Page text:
There's never a shortage of rumors swirling around Facebook (NASDAQ: FB ) . And after multiple acquisitions, a couple of which were outside Facebook's traditional "comfort zone," the rumor mill was bound to kick into gear. But the latest scuttlebutt suggesting the social media giant is exploring online money transfer alternatives, a la eBay's (NASDAQ: EBAY ) PayPal service, appears to be more than idle gossip.
Investors seemed intrigued by the notion of Facebook entering PayPal's territory, as heavier than average trading volume lit a fire under its share price, albeit temporarily. Naturally, no one involved in the process is talking, but the move to allow online money transfers to friends, and presumably e-tailers, around the globe opens the door to several possibilities, all of which would be good for Facebook shareholders. But even as investors speculate, it would be wise keep your feet firmly planted in Facebook's real world.
The rumored deal
According to news sources in Europe, Facebook representatives have been discussing online money transfers with the Central Bank of Ireland. Word of Facebook's product expansion plans came from "several people involved in the process."
What makes the rumored discussions even more intriguing is that if the Central Bank of Ireland gives the go-ahead, it will open the door for Facebook users to transfer money in multiple countries in Europe. Ireland, so the story goes, was only one stop on Facebook's online money transfer tour. Along with Central Bank of Ireland, Facebook supposedly visited with multiple London-based wire transfer companies.
Rumor also has it that Facebook intends to move well beyond Europe and into emerging markets with its new foray. Which makes sense, considering Facebook CEO Mark Zuckerberg's focus on bringing Internet connectivity to the world.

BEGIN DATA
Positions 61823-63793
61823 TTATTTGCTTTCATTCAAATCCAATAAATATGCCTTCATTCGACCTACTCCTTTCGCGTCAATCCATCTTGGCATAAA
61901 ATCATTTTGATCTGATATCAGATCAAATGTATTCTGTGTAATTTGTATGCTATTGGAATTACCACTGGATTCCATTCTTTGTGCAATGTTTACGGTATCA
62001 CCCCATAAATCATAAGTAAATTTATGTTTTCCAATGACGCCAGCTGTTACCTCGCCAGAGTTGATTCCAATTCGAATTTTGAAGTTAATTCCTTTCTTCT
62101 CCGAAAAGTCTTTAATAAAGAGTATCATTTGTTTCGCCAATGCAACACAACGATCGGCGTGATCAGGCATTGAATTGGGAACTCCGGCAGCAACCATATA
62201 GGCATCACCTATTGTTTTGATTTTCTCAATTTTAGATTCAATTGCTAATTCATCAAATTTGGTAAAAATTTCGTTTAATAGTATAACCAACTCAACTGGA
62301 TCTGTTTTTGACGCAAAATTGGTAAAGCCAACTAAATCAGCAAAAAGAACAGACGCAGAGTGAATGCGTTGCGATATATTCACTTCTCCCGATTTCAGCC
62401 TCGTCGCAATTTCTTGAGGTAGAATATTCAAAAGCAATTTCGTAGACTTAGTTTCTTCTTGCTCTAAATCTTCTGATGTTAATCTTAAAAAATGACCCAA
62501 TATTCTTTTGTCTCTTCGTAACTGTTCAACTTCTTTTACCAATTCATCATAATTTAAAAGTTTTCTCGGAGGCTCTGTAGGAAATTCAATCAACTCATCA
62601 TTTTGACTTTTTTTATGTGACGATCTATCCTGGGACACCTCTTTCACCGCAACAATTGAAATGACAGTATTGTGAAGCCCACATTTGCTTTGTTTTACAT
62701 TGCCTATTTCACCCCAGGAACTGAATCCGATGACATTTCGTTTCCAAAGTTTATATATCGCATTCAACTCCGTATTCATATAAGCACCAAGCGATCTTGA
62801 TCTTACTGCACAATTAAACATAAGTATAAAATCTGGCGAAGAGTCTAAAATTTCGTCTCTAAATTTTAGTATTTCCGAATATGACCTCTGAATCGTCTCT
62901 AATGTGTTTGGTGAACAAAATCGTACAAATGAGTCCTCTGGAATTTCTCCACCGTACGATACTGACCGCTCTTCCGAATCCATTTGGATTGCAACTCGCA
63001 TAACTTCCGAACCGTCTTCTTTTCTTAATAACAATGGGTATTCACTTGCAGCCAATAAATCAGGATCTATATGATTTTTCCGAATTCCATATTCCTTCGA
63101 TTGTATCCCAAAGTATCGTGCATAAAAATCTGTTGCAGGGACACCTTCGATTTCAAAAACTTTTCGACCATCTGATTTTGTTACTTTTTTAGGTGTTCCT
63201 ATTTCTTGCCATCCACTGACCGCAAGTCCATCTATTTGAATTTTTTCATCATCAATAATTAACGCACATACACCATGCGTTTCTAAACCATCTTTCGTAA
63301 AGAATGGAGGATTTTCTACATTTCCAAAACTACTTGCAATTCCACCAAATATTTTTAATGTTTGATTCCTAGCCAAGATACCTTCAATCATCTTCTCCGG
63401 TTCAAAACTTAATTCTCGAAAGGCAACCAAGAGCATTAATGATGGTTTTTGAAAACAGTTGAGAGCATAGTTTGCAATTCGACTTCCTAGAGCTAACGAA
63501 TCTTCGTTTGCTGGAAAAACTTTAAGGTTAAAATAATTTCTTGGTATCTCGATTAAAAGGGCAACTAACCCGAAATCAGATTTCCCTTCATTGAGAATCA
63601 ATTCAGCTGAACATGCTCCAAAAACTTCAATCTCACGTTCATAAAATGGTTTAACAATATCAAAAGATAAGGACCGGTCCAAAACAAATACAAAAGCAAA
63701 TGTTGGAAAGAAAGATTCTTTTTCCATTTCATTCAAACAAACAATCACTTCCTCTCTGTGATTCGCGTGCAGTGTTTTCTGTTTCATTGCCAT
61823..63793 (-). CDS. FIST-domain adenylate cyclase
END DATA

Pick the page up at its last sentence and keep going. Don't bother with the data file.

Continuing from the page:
There's no doubting the potential of the online money transfer business, as eBay's PayPal can attest. Last year alone, PayPal transferred $180 billion in 26 different currencies, from nearly 200 countries around the world. And what did PayPal get in return? Annual revenue of $6.6 billion, which accounted for over a third of PayPal's profits.
Clearly, there's revenue to be had in the money transfer business, and there's a lot more where that came from. According to research from Gartner, online mobile payments alone will more than triple by 2017 to over $720 billion. With numbers like that, it's easy to see why Facebook would like a piece of that awfully big pie.
Putting it in perspective
The opportunity is huge, but so too are the competitors. Amazon, Google, and Apple all come quickly to mind, in addition to eBay's PayPal, as industry heavyweights with plans to dominate the world's e-commerce-related money flow.
To Facebook's credit, it's in the enviable position of being able to slowly build a new business like money transfers, as it continues to do what it does best: generating oodles of ad revenue by utilizing data to target ads like no other. And with the coming explosion in online video ad spend -- eMarketer estimates the market to more than double to $12.3 billion by 2018 -- the roll-out of Facebook's video marketing alternatives, along with finally monetizing fast-growing Instagram, is where near-term growth lies.
Final Foolish thoughts
The latest rumors do raise an intriguing notion, however. As one industry pundit described the recent $19 billion deal for WhatsApp, "[I]t gives it [Facebook] access to millions of credit card records and which has a huge international reach, testing of auto-billing functionality, and now the news of financial service offerings confirm that they consider this space a key component in the larger war to own consumer identity."
Generating incremental revenue, not to mention the value of capturing user's money transfer data, is a sound objective. Added to Facebook's growing emphasis in online gaming, its newest expansion plans would provide another means of diversifying revenue streams. But that's all the money transfer deal is likely to be in Facebook's foreseeable future, which isn't bad, just not a game-changer.
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